I recently bought and read The 100 Thing Challenge by Dave Bruno (you can read my review about it here). It’s an interesting book, and I recommend it to everybody who has a bad shopping habit or just wants to live a simpler, more improved life. The book is packed with many nuggets of wisdom from Dave, all of which are helpful for people like me who want to adopt the minimalist lifestyle. Here’s a list of some of the things I learned:
1. People usually don’t know (or admit) that they have consumerism problems.
Dave mentions in his book that he ran a blog about consumerism but didn’t really recognised that he had a problem with shopping and having too much stuff. It was only when he took a long look around his home that he realised that he had issues with buying and consuming more than he needed.
The same thing happened to me. Until I read The 100 Thing Challenge, I had thought that I didn’t have a problem with consumerism. I even felt smug about myself because I was an underbuyer and wasn’t into shopping as other people my age. But I was so wrong. Yes, I didn’t buy as many things as other folks did, but I still placed a lot of expectations on the stuff that I did buy (more on that later). And that is a sign of consumerism.
2. People always want more and more.
Dave points out in his book that “American-style consumerism” propagates the thought that more is always better and prevents people from being contented with what they have. He also discusses how this principle translates into business, with many entrepreneurs giving into the pressure of growing their ventures and achieving more success every year.
I think this is true. In my case, the consumerist principle of “more and more” has entered my life as a freelancer. I want to accept more and more writing assignments, even when my schedule can no longer accommodate them. I want to keep on writing and writing, even when my body says that I should stop and sleep and get enough rest. I want to earn more so I’d have enough money in case my parents (who are in their 60s) get sick and need to be hospitalised. I want to earn more so I can prepare for my retirement as well as for rainy days. But should I risk my health just to achieve all that?
I know the answer should be “No”. But, sometimes, it’s hard to resist the temptation of “more and more”.
3. People associate things with happiness and/or contentment.
Dave talks about how he bought toy trains, adventure gear, and woodworking tools to achieve his childhood dreams and become the “ideal” man. He discusses how he placed high expectations on these items and turned to them to heal childhood wounds and become the person he wasn’t meant to be.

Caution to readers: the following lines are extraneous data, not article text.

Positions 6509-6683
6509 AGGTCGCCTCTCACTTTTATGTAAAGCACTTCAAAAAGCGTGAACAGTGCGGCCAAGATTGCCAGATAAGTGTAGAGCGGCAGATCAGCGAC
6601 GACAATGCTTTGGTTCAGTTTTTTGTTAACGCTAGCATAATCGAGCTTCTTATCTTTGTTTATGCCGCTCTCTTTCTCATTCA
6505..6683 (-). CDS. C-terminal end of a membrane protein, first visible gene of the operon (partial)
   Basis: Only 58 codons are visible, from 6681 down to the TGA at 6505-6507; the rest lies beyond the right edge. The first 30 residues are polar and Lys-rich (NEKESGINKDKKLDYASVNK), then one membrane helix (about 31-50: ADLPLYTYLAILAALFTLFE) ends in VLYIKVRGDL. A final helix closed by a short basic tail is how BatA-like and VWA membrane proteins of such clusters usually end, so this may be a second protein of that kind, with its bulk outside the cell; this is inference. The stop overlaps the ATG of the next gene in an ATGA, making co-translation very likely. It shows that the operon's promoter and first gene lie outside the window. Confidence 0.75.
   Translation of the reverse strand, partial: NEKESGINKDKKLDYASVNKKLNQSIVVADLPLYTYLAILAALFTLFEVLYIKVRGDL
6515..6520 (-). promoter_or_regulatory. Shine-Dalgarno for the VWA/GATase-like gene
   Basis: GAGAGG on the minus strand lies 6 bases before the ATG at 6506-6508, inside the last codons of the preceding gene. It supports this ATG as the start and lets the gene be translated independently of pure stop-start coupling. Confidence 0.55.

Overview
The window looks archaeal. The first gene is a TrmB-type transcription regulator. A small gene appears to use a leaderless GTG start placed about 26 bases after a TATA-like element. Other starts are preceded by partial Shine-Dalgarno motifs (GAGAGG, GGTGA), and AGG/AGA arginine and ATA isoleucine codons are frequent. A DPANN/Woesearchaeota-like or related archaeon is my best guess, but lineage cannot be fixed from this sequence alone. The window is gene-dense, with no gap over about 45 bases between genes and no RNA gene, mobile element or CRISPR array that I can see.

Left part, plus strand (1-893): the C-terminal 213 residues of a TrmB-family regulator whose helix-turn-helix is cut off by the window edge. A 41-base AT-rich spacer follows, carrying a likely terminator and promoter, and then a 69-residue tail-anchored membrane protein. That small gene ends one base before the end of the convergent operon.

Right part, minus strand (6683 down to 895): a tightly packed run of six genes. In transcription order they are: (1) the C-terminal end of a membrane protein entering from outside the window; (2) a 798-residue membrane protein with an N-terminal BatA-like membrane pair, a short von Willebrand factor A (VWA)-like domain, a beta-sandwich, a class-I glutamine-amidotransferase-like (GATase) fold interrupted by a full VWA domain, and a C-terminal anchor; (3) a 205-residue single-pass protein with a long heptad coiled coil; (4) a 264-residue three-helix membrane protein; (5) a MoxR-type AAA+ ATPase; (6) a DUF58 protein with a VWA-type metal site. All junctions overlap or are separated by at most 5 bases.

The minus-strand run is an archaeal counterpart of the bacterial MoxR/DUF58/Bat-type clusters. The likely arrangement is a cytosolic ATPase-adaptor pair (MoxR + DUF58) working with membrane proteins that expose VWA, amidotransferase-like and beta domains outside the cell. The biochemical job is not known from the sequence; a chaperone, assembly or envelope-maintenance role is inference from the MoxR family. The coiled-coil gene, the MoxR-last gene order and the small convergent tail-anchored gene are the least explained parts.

I can certainly relate; I’ve bought a lot of things in the past that I thought would help me transform into a better person. One time, I figured that running would help me lose weight, so I bought a Habagat gym bag and a book titled “Run Less, Run Faster: Become a Faster, Stronger Runner with the Revolutionary 3-Run-a-Week Training Program”. I also bought two boxes of Nestle low-fat milk because they came with a free pedometer.
I bought all of these things partly because I figured I’d need them to make running easier, but also partly because I thought they’d help me love running. They didn’t. I still don’t like to run.
So I’ve learned a lesson: never put a lot of expectations on your things. Use them to make your life easier and enjoy your hobbies more, but never expect them to transform you into the person you want to become.
4. People need to redefine “prosperity”
Habitual shopping has become the measure of affluence for individuals as well as whole regions,” Dave writes in The 100 Thing Challenge. “Prosperity must be displayed or else it will be in doubt.”
I’ve mentioned in my book review that I have many favourite quotes in the book, but these are the two sentences that grabbed my attention. Why? Because I can definitely relate to them. And maybe you can, too. Displayed prosperity is easy to spot, especially in the Philippine society: rich people flaunting their riches and middle-class people trying to keep up (and even ending up in debt because of all their keeping up).
Now, as Dave has said, I don’t want to deny anyone their right to buy and own stuff. And I certainly don’t think that I can change the mindset of everyone in the world. But what I hope is that, someday, people will realise that having lots of material things isn’t the only measurement of prosperity. Having inner peace, enjoying strong relationships with our loved ones, living a contented life — these are the signs of prosperity of the soul, and these are what we should be striving for.